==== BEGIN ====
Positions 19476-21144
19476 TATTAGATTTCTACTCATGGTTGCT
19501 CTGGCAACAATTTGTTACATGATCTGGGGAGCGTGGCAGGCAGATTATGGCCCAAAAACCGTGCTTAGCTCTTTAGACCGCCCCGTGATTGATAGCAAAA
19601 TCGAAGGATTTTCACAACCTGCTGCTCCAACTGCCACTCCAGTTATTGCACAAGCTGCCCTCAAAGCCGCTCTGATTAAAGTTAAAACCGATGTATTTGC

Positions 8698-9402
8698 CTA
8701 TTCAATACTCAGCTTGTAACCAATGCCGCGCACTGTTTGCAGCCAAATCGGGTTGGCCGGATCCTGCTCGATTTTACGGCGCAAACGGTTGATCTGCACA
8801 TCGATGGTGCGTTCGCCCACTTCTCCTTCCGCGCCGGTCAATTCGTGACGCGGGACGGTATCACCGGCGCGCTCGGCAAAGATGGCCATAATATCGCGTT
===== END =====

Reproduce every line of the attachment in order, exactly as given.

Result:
Positions 19476-21144
19476 TATTAGATTTCTACTCATGGTTGCT
19501 CTGGCAACAATTTGTTACATGATCTGGGGAGCGTGGCAGGCAGATTATGGCCCAAAAACCGTGCTTAGCTCTTTAGACCGCCCCGTGATTGATAGCAAAA
19601 TCGAAGGATTTTCACAACCTGCTGCTCCAACTGCCACTCCAGTTATTGCACAAGCTGCCCTCAAAGCCGCTCTGATTAAAGTTAAAACCGATGTATTTGC

Positions 8698-9402
8698 CTA
8701 TTCAATACTCAGCTTGTAACCAATGCCGCGCACTGTTTGCAGCCAAATCGGGTTGGCCGGATCCTGCTCGATTTTACGGCGCAAACGGTTGATCTGCACA
8801 TCGATGGTGCGTTCGCCCACTTCTCCTTCCGCGCCGGTCAATTCGTGACGCGGGACGGTATCACCGGCGCGCTCGGCAAAGATGGCCATAATATCGCGTT